Friday, June 12, 2009

Law and Order in the Ozarks (Part XXVII): Two fugitives on the lam, one caught

After very little crime news (but lots of local, human interest reporting) in the May 21 and May 28, 2009 issues of the Newton County Times, the June 4 issue is chock full of interesting crime drama.

A front page story in this most recent issue reports that a local man, David Middleton, is a fugitive on drug charges after a drug task force searched his home and found items consistent with a meth lab. Middleton was not home at the time of the search, but his wife was taken into custody on related charges, including prescription drug fraud. The county sheriff is quoted as saying he believes Middleton is "well aware that we want him," and that the search came after several years' investigation. The story goes on to note that Middleton's son was killed two years ago outside the Middleton house, and a county resident is serving 24 years in prison for that crime. The sheriff says that any connection between the murder and the meth lab would be solely the "criminal activities among the group," which sounds like a reasonably close connection to me. Later in a plea for information that might lead to Middleton's arrest, the sheriff urges "public support" because information "is crucial in reducing drug problems in Newton County."

A page-three story in ths issue of the paper also involves a fugitive and is even more interesting. It reports on the arrest of a 67-year-old Newton County man, Ronald Wrisinger, in the death of his wife and daughter 23 years ago in Missouri. The story does not indicate how the cold case got revived, but it does indicate that the double murder charges stem from an investigation by the Ray County, Missouri Sheriff's Department, the Missouri Highway Patrol, and the Rural Major Case Squad. The population of Ray County, Missouri is 23,537, which may explain the involvement of that squad. Of course, Newton County would also seem to be a great place to hide out, though the story indicates that Wrisinger moved there only several years after the women's disappearance.

Another page-three story reports on a former pastor's sentencing to five years in prison for incest. The 35-year-old pastor of a small church in Western Grove, population 407, pleaded guilty to incest after he was accused of having sexual intercourse with his 17-year-old adopted daughter.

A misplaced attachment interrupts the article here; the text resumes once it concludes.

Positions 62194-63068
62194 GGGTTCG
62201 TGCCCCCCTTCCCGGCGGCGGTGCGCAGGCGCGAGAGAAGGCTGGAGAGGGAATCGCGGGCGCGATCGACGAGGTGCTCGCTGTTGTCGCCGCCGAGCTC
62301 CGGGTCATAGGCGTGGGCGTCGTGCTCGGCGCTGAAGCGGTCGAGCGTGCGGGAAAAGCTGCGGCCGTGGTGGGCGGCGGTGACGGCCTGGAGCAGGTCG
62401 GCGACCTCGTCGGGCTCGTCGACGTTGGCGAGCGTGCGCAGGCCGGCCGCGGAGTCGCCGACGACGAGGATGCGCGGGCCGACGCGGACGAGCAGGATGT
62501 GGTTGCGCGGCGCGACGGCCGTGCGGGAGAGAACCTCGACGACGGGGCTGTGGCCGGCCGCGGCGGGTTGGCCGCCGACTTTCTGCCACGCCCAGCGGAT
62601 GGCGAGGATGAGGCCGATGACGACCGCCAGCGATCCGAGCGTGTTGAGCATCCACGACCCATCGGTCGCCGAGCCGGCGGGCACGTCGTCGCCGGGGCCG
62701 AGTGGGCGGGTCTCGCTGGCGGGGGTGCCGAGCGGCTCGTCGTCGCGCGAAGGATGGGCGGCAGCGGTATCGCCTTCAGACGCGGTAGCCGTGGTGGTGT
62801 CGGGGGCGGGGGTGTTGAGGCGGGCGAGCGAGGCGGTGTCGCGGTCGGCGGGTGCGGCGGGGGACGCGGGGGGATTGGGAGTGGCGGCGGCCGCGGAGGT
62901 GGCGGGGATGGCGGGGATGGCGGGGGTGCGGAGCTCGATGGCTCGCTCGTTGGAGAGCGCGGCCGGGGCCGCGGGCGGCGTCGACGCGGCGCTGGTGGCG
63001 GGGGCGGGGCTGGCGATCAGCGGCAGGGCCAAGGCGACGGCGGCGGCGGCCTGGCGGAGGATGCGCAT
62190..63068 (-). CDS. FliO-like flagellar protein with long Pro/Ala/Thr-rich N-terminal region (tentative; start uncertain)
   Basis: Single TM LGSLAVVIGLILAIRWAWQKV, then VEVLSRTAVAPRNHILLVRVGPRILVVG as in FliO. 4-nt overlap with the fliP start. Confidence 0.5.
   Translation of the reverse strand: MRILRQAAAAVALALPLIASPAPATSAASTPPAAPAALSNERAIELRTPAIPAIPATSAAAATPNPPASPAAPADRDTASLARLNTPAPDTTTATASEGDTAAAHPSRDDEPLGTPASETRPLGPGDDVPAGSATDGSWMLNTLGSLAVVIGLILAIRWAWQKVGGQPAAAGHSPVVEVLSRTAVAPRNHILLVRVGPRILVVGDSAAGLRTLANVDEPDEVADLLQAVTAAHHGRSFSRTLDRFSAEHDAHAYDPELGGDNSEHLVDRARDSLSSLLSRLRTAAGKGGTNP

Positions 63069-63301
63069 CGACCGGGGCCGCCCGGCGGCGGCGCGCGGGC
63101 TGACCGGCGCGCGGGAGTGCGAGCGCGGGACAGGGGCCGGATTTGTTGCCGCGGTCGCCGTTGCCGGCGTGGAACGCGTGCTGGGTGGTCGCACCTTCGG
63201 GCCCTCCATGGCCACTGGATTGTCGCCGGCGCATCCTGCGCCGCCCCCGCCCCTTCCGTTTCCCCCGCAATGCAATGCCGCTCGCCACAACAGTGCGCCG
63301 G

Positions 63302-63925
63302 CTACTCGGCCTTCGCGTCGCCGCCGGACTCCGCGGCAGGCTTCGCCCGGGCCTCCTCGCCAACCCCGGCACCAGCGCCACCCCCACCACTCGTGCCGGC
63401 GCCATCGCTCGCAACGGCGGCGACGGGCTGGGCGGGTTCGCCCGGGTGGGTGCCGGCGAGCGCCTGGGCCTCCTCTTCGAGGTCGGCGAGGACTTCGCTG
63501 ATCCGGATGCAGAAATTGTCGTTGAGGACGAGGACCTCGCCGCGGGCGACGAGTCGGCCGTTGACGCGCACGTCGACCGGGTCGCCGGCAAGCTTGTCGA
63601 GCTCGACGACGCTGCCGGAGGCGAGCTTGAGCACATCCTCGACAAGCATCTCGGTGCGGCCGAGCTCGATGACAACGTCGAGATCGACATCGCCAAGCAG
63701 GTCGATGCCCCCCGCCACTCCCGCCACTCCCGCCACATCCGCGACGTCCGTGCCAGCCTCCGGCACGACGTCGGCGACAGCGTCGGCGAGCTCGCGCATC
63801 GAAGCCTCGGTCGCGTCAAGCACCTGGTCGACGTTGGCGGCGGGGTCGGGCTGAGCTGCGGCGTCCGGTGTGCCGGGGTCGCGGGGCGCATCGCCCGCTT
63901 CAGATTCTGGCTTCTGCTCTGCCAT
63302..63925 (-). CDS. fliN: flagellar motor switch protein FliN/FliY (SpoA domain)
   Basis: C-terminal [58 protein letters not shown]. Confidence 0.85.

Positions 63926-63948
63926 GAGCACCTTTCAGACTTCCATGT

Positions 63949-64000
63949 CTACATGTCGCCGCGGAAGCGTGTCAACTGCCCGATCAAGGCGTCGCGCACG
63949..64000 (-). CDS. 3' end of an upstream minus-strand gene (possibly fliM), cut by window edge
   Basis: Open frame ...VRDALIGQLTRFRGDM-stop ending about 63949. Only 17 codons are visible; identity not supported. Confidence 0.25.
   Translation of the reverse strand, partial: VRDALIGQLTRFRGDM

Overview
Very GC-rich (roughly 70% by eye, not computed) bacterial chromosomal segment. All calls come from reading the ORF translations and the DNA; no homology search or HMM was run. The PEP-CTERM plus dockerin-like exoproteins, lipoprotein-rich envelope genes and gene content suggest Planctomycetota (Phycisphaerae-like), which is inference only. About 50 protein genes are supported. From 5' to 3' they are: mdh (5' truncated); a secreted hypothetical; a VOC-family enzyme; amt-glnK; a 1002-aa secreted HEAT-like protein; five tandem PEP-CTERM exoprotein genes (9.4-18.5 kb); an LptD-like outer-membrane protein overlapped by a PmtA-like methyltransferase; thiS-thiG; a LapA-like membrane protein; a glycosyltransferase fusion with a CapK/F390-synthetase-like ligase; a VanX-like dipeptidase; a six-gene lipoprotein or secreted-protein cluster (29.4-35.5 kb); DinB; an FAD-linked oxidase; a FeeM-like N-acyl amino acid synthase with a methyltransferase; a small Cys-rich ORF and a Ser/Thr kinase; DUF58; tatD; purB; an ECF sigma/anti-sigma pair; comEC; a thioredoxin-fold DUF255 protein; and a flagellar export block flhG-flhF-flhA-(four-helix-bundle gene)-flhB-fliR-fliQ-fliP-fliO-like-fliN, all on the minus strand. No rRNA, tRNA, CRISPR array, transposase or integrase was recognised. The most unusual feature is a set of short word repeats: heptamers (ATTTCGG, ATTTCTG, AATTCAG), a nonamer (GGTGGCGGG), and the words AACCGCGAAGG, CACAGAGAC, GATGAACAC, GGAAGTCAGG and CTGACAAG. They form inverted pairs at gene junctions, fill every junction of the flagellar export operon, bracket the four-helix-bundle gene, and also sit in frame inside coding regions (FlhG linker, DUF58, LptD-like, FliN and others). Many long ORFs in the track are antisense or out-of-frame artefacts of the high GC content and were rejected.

In other news, the county's Quorum Court (local governing body) recently voted to approve a $.70/hour pay rise to bring the minimum wage paid to sixteen county employees into line with the federal and state minimum of $7.25/hour. The story reports that the county will be able to pay this wage, in spite of budget troubles, by appropriating more than $60,000 in federal Title III money into the general operating budget. Those funds compensate the county for "providing emergency services on federal land," including the Ozark National Forest which covers the county's Southern half.

Another front page headline is "Local officers recognized for bravery," and it tells of U.S. Dept of the Interior commendations to Buffalo National River Park Rangers and Newton County Sheriff's Office deputies who attempted to rescue a youth from a canoeing accident last year on the river.

A back-page story in the May 28 issue shows a 2003 Crown Victoria Squad car that the Madison County Sheriffs Dept. donated to the Newton County Sheriffs Dept. Madison County, population 14,243, is immediately to the west of Newton County. The circumstances surrounding the gift are not explained.

1 comment:

Sarah said...

Go Lisa!! I don't know you but I'm impressed.